To: TigerLikesRooster; maui_hawaii; tallhappy; Dr. Marten; Jeff Head; Khurkris; hedgetrimmer; ...
Extremely interesting. Al Queda has been sending recruiting agents into this very unpleasant looking place.
What a great bunch of pics...
Great pictures. Thanks. I see some bread that looks like bagels.
posted on 09/30/2005 7:39:01 AM PDT
(Air America: Robbing the poor to feed the Left)
I was in Xinjiang as a solo traveller in 1990. I dislike the Islamic world intensely, but by and large found the Uighurs to be a very decent set of people.
The Chinese settlers in Xinjiang, OTOH, treated the Uighurs horribly. The Chinese don't belong out there, any more than they belong in Tibet, and if they would leave the Uighurs alone, the Muslim extremists would have very little to recruit.
posted on 09/30/2005 7:48:47 AM PDT
Super photos!!!! I'm ready to go.
posted on 09/30/2005 9:22:39 AM PDT
I simply would not want to mess with any of the scruffy guys with the tall black hats. They look like they could more than hold their own.
Yes, Great Pics!
In our 15 years of experience inside China, we had students and many friends from Xinjiang Province. The influence of the Han Chinese (the majority in China) is obviously very effective in the western region. The students we had who were from Xinjiang were ALL actually more proficient in Mandarin (dialect) than many Beijingren (people from Beijing) among our students. The purest Mandarin is spoken between Beijing and Harbin City (Heilongjiang Province). Our students who came from Xinjiang also seemed to be the most adept in history.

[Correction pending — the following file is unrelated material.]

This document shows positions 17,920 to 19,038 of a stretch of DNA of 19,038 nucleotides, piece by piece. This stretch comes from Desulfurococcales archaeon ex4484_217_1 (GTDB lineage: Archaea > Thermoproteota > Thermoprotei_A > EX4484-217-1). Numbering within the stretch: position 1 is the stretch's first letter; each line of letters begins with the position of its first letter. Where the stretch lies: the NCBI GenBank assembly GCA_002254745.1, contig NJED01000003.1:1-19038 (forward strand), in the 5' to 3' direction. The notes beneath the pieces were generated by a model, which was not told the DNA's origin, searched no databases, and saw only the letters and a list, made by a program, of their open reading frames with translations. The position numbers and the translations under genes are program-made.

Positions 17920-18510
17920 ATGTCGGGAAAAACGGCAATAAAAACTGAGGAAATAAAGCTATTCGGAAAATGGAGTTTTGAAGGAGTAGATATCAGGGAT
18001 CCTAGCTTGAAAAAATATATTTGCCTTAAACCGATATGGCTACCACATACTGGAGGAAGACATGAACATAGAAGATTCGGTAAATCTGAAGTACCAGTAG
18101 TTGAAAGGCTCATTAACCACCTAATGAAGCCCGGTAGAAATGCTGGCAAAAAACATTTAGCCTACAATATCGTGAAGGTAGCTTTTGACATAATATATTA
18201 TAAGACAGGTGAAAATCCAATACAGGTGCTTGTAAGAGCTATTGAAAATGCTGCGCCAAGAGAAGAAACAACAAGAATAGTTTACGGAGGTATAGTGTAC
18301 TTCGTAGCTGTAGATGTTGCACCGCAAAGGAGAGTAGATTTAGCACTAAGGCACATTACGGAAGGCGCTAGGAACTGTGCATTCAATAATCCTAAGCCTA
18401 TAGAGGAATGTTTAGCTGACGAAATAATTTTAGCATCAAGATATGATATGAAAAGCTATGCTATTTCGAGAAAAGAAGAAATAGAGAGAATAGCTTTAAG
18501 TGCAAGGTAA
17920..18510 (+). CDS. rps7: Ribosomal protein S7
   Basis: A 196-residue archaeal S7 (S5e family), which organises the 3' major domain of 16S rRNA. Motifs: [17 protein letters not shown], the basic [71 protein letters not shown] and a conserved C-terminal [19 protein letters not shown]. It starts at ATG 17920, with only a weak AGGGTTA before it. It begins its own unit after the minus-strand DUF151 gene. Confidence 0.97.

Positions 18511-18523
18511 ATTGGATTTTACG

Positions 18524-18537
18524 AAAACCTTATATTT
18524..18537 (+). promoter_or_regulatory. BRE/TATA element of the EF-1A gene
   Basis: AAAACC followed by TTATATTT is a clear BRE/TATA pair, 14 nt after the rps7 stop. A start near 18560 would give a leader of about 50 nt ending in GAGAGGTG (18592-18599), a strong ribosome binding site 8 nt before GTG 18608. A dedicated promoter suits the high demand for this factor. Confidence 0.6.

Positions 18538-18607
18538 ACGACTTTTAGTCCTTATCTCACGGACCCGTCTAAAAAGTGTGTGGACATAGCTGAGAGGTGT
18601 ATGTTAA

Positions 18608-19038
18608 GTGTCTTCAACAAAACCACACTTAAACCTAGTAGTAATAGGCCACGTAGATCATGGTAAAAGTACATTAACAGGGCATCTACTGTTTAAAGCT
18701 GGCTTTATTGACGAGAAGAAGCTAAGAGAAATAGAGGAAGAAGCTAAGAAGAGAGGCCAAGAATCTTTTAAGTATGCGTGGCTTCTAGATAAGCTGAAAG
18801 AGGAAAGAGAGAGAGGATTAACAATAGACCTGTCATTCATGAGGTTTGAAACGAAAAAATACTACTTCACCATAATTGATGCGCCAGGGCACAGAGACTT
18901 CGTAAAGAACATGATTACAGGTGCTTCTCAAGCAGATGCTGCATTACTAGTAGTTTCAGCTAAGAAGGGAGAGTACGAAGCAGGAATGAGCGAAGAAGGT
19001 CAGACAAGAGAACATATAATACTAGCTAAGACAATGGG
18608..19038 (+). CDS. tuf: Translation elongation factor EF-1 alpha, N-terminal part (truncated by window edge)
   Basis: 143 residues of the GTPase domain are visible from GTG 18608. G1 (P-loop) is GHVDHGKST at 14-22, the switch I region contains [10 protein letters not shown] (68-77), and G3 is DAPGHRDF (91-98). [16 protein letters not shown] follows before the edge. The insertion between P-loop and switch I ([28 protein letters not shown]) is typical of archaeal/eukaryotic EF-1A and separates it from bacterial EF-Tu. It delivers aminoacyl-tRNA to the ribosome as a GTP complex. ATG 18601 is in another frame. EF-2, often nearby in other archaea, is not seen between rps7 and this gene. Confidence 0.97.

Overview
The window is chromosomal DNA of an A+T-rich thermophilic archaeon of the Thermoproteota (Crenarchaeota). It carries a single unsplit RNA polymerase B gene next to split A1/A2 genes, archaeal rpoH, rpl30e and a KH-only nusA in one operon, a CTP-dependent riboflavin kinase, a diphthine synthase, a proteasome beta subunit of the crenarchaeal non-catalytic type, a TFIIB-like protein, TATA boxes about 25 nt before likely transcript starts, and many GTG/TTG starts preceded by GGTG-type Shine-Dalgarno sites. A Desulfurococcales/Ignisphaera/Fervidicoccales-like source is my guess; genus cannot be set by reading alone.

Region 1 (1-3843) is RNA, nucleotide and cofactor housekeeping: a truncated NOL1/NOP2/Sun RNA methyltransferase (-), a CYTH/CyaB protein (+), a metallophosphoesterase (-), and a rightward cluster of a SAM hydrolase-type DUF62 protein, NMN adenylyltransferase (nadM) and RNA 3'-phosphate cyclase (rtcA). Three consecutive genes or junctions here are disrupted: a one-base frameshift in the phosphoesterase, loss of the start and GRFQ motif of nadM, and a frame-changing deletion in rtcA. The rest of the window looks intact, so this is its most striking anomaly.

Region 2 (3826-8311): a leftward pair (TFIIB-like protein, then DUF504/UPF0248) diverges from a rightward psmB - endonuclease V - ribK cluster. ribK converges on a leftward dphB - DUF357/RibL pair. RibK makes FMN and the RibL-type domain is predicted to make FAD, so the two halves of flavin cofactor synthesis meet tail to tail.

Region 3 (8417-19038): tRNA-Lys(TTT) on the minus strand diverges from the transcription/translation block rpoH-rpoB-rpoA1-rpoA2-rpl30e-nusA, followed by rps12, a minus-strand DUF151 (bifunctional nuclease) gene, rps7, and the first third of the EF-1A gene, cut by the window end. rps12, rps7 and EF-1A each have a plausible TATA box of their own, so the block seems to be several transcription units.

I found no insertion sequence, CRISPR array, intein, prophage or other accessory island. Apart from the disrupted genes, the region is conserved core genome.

But we never remember our students who were from Xinjiang Province speak anything about the Muslim population or about Islam at all. We know that Xinjiang Anhui (north-central China) is an autonomous region and has a very high population of Muslims. We were often warned not to travel there as "the Muslims there are very treacherous."
Wonderful pictures. I hope the Chinese people themselves try to reach out to the Uighurs and ease the political reality of being part of China.
It seems to me that the problem of what to do with all those Han whose creation Mao encouraged is becoming more and more important. Their encroachment into Siberia
and their migration into Tibet and apparently Xinjiang appear to all be manifestations of this. Sort of a slow-motion conquest that presumably won't be tolerated by those at the receiving end forever.
posted on 10/04/2005 11:40:55 AM PDT
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